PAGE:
|Publication number||US4674567 A|
|Application number||US 06/811,498|
|Publication date||Jun 23, 1987|
|Filing date||Dec 20, 1985|
|Priority date||Dec 22, 1984|
|Also published as||DE3447264A1, DE3447264C2, EP0185902A1, EP0185902B1|
|Publication number||06811498, 811498, US 4674567 A, US 4674567A, US-A-4674567, US4674567 A, US4674567A|
|Inventors||Gunter Keintzel, Arno Czimczik|
|Original Assignee||L. & C. Steinmuller Gmbh|
|Export Citation||BiBTeX, EndNote, RefMan|
|Patent Citations (8), Referenced by (2), Classifications (7), Legal Events (5)|
|External Links: USPTO, USPTO Assignment, Espacenet|
1. Field of the Invention
The present invention relates to a device or bracket for mounting a conduit in an opening or hole of a plate, especially for mounting a heat-exchanger tube in a support plate of a high-temperature heat exchanger. The tube is mounted in the opening of the plate via the interposition of at least one sleeve-like wear-protection element, with positioning of the tube being secured by welding.
2. Description of the Prior Art
A conduit mounting of this general type is disclosed in German Offenlegungschrift No. 30 01 756, corresponding to U.S. Pat. No. 4,288,109--Ellis dated Sept. 8, 1981. This heretofore known mounting comprises a sleeve-like wear-protection element in the form of a closed sleeve. The two ends of the closed sleeve that extend out of the plate are secured by a groove or keyed connecting weld. After the conduit has been pushed through the wear-protection sleeve, the conduit is secured by a similar keyed weld that joins the two parts. It is difficult to check these connection welds not only during assembly of the conduit mounting, but also during retesting.
German Auslegeschrift No. 16 01 243, corresponding to U.S. Pat. No. 3,572,770--Kagi dated Mar. 30, 1971 a conduit mounting for transversely disposed conduits that are respectively guided, with play, in the openings of at least one support plate via a sleeve, with the sleeve being made of the material that makes it difficult to weld the sleeve to the support plate at high temperatures. The connection of the sleeve with the conduit is effected with the aid of a conical sleeve. During assembly of this heretofore known conduit mounting, the first sleeve is initially pushed onto the conduit before the latter is inserted through the hole in the support plate. After the conduit has been correctly positioned in the support plate, the first sleeve is pushed into the hole of the support plate and the second sleeve is driven or pressed thereon. Subsequently, the two sleeves are welded together, and via the additional application of weld material are secured as a unit from slipping out of the support plate.
With these heretofore known means for securing conduits, what is involved is connections of the conduits with the conduit plate where the connections can either not be sufficiently checked or tested, or are merely frictional connections that can be utilized only to a temperature of about 700° C., since at higher temperatures a conduit mounting using clamping or tensioning elements is easily adversely affected as a result of reduction of tension due to the temperature, so that such a conduit mounting fails at such temperatures.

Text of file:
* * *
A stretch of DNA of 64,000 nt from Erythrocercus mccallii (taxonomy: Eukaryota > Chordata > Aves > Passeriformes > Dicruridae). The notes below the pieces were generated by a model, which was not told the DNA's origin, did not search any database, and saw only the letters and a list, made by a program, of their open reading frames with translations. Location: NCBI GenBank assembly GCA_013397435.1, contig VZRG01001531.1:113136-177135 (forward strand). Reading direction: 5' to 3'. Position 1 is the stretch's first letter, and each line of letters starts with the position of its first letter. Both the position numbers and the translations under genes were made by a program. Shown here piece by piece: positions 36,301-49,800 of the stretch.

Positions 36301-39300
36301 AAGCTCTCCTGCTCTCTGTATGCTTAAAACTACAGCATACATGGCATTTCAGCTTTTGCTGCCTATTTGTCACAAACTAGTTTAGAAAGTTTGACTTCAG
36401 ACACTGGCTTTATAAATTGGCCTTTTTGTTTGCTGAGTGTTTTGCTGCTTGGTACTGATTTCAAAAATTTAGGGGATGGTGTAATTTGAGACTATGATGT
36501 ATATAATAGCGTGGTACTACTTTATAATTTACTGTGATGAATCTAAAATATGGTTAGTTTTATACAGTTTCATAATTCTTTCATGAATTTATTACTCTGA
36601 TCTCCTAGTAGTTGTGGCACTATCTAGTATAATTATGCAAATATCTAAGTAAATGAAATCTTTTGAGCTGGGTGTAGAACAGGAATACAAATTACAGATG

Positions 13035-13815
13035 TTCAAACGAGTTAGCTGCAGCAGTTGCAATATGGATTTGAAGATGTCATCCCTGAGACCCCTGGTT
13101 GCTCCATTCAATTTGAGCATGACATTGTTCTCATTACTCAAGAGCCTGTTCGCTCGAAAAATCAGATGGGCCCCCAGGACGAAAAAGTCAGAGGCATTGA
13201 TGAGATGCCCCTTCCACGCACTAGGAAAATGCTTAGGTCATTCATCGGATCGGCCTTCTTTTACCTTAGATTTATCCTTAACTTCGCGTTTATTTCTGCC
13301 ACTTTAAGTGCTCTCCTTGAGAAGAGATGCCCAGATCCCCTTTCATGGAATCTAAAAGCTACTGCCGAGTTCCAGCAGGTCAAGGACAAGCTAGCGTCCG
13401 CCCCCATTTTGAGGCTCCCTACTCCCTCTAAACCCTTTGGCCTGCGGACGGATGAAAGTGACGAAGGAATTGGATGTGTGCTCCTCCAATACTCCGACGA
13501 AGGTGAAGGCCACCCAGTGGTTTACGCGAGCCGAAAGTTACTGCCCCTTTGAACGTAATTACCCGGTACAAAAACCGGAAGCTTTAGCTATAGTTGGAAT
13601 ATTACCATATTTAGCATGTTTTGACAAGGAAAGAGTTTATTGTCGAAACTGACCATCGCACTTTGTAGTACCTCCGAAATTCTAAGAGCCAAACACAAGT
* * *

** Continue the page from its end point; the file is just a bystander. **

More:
An object of the present invention is to provide a conduit mounting of the aforementioned general type which assures a reliable connection between the plate and the conduit, whereby the connection can be tested and can also be utilized at high temperatures.
This object, and other objects and advantages of the present invention, will appear more clearly from the following specification in conjunction with the accompanying schematic drawings, in which:
FIG. 1 is a view showing a partial longitudinal section of one embodiment of the inventive device showing a frictional connection of a tube with a support plate and two interposed sleeve parts as a loose mounting;
FIG. 2 is a view that shows a frictional and positive connection of a tube with a support plate and two interposed sleeve parts having ribs as a fixed point;
FIG. 3 is a view that shows a frictional and positive connection, in a support plate, of a tube with a sleeve arrangement that acts as a wear-protection element and is in the form of a loose mounting (guide point with play); and
FIG. 4 is a view that shows a frictional and positive connection of a tube with a sleeve arrangement that acts as a wear-protection element and has a fixed point.
The device of the present invention comprises an at least two-part, sleeve-like wear-protection element that is interposed between the tube and the opening of the support plate for positioning the tube in the opening; and at least one build-up weld disposed on the tube between the latter and the wear-protection element, with the build-up weld being in engagement with the inner surface of the wear-protection element for securing the positioning of the tube in the opening of the support plate.